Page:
Still, even as the medium and the distribution mature, some products will be more popular than others. Simons, Travell and Simons' "Myofascial Pain and Dysfunction" is a truly fine text, but it will never outsell "Nosepicking for Dummies" regardless. The same is true of similar content, paper or electronic, that is distributed via the internet.

The "McMansion" is a modern observation, of copied, slapped-together, mass-produced, but still large, impressive and expensive houses. It's a way of deriding spending a massive amount of effort on a trite, unimaginative result.

The obvious extension into the intellectual realm in our times of mass-production would be the "McRenaissance Man". A man who reads up on Islamic Culture and Middle East politics now is doing something to broaden his mind, and doing it in the same way as a very large number of people around him. He could precede it by reading Shakespeare and Poe, who are collectively Middle America's idea of the Great Poets. Perhaps post-globalization it will be Shakespeare and Goethe, who knows?

In the age of books, this was stopped by the massive lag in producing books, which continues to grow shorter. The management fads for books like "Who Moved My Cheese?" and "What Color Is Your Parachute?" may presage ever-larger similar fads in the population at large. Self-help books have had such rushes for a long time.

Subcultures have had these trends as well -- a subculture, in some ways, is a large chunk of diverse abilities and exposures which propagates itself through the population, and they don't limit themselves to music, television and clothing. Renaissance Fair folk are more likely to learn leatherworking and meadmaking, the aging suit-and-tie crowd discover lawn care, country-music aficionados may jump at the chance to ride a horse...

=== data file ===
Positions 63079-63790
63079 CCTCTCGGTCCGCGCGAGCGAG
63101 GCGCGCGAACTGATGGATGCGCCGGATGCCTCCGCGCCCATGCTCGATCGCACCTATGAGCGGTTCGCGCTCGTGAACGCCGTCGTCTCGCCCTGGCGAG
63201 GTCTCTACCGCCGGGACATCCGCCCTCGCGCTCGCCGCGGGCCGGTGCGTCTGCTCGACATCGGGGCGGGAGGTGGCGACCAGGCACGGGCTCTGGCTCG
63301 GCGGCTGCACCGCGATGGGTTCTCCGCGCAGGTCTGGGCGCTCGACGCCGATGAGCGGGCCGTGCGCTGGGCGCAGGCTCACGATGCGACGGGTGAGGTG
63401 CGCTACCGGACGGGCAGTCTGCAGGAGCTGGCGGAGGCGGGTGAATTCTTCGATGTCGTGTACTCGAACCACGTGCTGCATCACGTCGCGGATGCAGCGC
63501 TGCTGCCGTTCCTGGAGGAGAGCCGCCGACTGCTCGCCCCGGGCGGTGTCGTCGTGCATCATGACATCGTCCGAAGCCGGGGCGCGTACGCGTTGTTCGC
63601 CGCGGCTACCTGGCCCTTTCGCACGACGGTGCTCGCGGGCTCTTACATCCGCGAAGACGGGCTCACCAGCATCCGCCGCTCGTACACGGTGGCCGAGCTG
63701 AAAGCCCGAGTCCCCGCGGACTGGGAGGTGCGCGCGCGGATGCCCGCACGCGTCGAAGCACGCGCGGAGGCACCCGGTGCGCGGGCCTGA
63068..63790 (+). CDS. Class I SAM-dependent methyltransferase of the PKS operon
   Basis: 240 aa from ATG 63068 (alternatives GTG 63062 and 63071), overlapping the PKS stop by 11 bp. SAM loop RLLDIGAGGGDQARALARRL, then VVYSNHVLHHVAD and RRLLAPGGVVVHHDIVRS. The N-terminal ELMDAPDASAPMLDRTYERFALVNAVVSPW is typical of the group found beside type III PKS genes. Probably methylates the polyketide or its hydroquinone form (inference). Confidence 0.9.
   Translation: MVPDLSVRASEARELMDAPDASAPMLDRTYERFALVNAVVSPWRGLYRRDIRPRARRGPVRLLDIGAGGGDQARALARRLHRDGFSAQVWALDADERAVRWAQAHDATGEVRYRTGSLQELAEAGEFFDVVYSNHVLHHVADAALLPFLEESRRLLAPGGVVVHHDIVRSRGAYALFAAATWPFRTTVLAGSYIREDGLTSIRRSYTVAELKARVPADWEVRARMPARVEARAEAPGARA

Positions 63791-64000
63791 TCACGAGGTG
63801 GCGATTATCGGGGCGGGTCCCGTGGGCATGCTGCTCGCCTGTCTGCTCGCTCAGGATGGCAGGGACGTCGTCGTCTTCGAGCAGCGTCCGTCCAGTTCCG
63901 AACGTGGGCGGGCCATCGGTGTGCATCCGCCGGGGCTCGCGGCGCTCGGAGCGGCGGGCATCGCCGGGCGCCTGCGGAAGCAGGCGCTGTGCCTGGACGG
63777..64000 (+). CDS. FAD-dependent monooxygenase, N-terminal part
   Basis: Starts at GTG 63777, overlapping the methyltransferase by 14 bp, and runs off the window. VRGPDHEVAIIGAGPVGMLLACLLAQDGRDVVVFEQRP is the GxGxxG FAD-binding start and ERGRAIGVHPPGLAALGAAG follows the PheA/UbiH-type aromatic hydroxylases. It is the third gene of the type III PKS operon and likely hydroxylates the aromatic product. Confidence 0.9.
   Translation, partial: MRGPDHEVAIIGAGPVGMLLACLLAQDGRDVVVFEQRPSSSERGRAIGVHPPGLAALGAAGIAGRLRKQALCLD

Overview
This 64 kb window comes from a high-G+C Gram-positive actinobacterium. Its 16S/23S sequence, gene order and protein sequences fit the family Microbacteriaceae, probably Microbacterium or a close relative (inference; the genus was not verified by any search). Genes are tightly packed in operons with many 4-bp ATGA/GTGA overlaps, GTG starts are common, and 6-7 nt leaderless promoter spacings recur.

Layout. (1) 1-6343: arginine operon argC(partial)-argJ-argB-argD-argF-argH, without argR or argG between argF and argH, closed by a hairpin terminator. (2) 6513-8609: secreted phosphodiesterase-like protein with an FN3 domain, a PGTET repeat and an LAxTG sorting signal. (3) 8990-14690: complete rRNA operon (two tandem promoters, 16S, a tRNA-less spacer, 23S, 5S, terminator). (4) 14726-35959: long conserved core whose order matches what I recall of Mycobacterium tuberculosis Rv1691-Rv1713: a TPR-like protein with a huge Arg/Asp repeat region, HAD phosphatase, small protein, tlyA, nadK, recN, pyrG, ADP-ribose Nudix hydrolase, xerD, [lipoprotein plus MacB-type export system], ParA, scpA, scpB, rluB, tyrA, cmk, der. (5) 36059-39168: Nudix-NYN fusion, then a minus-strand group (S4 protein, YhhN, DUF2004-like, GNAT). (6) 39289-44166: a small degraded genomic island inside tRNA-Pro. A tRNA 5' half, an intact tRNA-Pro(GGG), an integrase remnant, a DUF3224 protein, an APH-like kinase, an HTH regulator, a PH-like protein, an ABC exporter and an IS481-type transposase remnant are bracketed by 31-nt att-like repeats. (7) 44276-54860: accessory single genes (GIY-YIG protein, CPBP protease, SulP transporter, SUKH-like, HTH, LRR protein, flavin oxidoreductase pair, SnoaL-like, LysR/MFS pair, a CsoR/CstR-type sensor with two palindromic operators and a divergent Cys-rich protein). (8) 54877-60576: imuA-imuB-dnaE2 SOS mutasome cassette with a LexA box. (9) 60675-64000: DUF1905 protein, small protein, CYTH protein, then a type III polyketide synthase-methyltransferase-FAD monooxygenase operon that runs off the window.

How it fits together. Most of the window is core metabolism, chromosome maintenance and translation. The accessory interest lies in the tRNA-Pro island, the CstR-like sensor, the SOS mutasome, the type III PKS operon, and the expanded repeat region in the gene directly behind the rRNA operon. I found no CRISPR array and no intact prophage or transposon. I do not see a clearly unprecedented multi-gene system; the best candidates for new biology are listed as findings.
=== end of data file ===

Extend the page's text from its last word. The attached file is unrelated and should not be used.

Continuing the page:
And as these subcultures unite over ever larger geographical areas, as goths in Providence and Sacramento can connect to each other and exchange trends, and as books on Sadomasochism, Expectant Fatherhood, Golfing and Mongolian Cooking all become more geographically unified, you'll see ever more bland McSubcultures. The sexual underground of gays, BDSM practitioners and leatherfolk have seen this shift already -- suddenly there are real instructional books and classics available, and so it feels like everybody has read everything, which they could practically do in a week anyway. "Everything" that's currently popular, which in those circles is almost everything available, still isn't very much.

Interesting people will always exist, and perverse people (tip o' my hat to you all) will always seek out the dusty unknown simply because it's not widely discussed. Some of us will always read Erickson or Emile Coue rather than Hypnotism for Dummies (which isn't bad, I'm told). But I speak as somebody who has read most of the McRenaissance Man books in a couple of microcultures, and I'm beginning to wonder whether I'm looking at a lot more competition in these next couple of decades. I'm not the only bozo that has discovered Amazon.

I'm not sure whether to grin at the broader distribution of basic knowledge, cringe at popular literature's trimming of the market's edges, or both. "Both", I suspect, is the right answer.

Which mean I'll need to find some stuff that's really obscure. Don't wait up.